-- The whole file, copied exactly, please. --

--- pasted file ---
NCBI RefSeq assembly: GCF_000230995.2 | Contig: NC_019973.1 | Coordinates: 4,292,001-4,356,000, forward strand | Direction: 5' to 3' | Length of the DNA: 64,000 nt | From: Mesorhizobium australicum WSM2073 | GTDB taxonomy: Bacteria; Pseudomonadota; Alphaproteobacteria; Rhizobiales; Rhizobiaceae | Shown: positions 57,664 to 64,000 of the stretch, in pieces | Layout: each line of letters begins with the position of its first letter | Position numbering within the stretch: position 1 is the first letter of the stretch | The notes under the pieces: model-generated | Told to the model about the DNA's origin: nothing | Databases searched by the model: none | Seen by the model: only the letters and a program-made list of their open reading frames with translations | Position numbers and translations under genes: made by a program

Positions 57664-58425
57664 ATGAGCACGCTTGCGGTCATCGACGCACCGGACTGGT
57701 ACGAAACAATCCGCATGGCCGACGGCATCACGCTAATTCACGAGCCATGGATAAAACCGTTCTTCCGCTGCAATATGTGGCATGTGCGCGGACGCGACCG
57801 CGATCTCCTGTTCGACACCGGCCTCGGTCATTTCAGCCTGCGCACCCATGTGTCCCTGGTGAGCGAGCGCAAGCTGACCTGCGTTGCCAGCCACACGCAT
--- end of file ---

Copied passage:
NCBI RefSeq assembly: GCF_000230995.2 | Contig: NC_019973.1 | Coordinates: 4,292,001-4,356,000, forward strand | Direction: 5' to 3' | Length of the DNA: 64,000 nt | From: Mesorhizobium australicum WSM2073 | GTDB taxonomy: Bacteria; Pseudomonadota; Alphaproteobacteria; Rhizobiales; Rhizobiaceae | Shown: positions 57,664 to 64,000 of the stretch, in pieces | Layout: each line of letters begins with the position of its first letter | Position numbering within the stretch: position 1 is the first letter of the stretch | The notes under the pieces: model-generated | Told to the model about the DNA's origin: nothing | Databases searched by the model: none | Seen by the model: only the letters and a program-made list of their open reading frames with translations | Position numbers and translations under genes: made by a program

Positions 57664-58425
57664 ATGAGCACGCTTGCGGTCATCGACGCACCGGACTGGT
57701 ACGAAACAATCCGCATGGCCGACGGCATCACGCTAATTCACGAGCCATGGATAAAACCGTTCTTCCGCTGCAATATGTGGCATGTGCGCGGACGCGACCG
57801 CGATCTCCTGTTCGACACCGGCCTCGGTCATTTCAGCCTGCGCACCCATGTGTCCCTGGTGAGCGAGCGCAAGCTGACCTGCGTTGCCAGCCACACGCAT